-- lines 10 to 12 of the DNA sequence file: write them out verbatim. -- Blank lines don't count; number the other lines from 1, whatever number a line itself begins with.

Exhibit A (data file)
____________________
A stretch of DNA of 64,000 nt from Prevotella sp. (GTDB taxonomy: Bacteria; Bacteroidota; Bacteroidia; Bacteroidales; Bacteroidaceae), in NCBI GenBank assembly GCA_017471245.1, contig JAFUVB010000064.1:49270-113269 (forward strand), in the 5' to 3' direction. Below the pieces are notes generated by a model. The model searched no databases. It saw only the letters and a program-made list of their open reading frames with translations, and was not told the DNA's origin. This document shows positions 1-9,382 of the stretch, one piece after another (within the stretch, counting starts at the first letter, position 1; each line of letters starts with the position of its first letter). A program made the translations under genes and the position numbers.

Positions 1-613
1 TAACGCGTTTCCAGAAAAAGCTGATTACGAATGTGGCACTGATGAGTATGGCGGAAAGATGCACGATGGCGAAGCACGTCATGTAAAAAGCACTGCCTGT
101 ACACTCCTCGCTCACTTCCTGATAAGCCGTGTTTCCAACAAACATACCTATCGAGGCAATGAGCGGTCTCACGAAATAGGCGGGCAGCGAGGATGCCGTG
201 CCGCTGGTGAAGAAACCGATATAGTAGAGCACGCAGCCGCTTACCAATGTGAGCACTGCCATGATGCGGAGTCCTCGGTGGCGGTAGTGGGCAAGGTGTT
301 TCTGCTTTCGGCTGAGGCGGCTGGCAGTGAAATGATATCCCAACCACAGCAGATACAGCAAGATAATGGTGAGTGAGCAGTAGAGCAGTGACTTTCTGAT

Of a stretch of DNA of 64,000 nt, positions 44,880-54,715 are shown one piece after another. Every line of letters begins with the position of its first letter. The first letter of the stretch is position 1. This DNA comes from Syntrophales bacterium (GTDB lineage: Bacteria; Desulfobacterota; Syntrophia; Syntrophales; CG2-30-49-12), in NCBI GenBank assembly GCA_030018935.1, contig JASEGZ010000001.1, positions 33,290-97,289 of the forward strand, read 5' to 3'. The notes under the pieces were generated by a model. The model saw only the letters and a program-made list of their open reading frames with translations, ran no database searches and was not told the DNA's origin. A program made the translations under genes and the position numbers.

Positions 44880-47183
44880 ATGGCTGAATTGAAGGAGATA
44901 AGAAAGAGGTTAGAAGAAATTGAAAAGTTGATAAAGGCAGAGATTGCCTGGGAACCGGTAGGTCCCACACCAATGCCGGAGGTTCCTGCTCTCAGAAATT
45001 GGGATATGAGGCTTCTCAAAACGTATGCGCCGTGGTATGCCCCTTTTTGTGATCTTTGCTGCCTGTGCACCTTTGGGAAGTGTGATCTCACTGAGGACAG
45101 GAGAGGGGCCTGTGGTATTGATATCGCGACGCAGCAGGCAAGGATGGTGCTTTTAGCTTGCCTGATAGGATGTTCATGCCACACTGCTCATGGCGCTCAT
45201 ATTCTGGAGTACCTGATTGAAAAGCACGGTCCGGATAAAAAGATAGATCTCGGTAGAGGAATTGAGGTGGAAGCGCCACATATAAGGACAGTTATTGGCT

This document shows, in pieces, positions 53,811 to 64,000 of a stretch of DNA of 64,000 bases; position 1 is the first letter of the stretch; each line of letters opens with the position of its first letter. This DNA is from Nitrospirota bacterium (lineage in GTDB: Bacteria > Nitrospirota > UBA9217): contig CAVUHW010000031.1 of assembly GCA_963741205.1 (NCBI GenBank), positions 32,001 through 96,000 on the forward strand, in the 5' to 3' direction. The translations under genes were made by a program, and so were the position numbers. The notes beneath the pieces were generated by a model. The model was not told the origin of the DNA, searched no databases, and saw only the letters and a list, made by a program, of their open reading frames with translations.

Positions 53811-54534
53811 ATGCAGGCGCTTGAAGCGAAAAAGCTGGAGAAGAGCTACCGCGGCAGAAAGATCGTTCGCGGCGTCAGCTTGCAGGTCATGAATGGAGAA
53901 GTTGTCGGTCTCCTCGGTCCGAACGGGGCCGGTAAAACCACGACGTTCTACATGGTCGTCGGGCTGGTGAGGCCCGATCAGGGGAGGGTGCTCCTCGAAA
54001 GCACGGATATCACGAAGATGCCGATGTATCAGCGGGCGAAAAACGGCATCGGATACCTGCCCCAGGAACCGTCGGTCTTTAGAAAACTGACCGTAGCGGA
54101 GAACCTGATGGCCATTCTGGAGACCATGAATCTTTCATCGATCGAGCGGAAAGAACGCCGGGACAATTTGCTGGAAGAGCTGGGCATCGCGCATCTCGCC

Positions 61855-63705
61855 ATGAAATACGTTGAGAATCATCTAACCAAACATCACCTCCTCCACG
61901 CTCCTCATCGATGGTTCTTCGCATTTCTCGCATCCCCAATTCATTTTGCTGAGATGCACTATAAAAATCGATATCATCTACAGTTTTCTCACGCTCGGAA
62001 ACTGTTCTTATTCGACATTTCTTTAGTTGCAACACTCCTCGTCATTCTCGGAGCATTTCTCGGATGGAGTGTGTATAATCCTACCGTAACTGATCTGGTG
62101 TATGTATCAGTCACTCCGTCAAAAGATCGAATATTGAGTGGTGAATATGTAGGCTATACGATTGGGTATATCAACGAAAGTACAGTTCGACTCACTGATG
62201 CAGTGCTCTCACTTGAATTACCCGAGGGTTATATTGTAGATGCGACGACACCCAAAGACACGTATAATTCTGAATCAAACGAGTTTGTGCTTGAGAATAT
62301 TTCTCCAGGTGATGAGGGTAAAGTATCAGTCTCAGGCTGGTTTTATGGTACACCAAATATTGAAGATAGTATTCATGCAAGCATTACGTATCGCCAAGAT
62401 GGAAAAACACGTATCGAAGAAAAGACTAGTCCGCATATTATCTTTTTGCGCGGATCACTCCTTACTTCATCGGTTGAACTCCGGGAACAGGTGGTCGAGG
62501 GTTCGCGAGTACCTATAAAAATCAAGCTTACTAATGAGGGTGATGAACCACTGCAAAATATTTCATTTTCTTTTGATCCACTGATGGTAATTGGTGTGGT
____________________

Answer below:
44901 AGAAAGAGGTTAGAAGAAATTGAAAAGTTGATAAAGGCAGAGATTGCCTGGGAACCGGTAGGTCCCACACCAATGCCGGAGGTTCCTGCTCTCAGAAATT
45001 GGGATATGAGGCTTCTCAAAACGTATGCGCCGTGGTATGCCCCTTTTTGTGATCTTTGCTGCCTGTGCACCTTTGGGAAGTGTGATCTCACTGAGGACAG
45101 GAGAGGGGCCTGTGGTATTGATATCGCGACGCAGCAGGCAAGGATGGTGCTTTTAGCTTGCCTGATAGGATGTTCATGCCACACTGCTCATGGCGCTCAT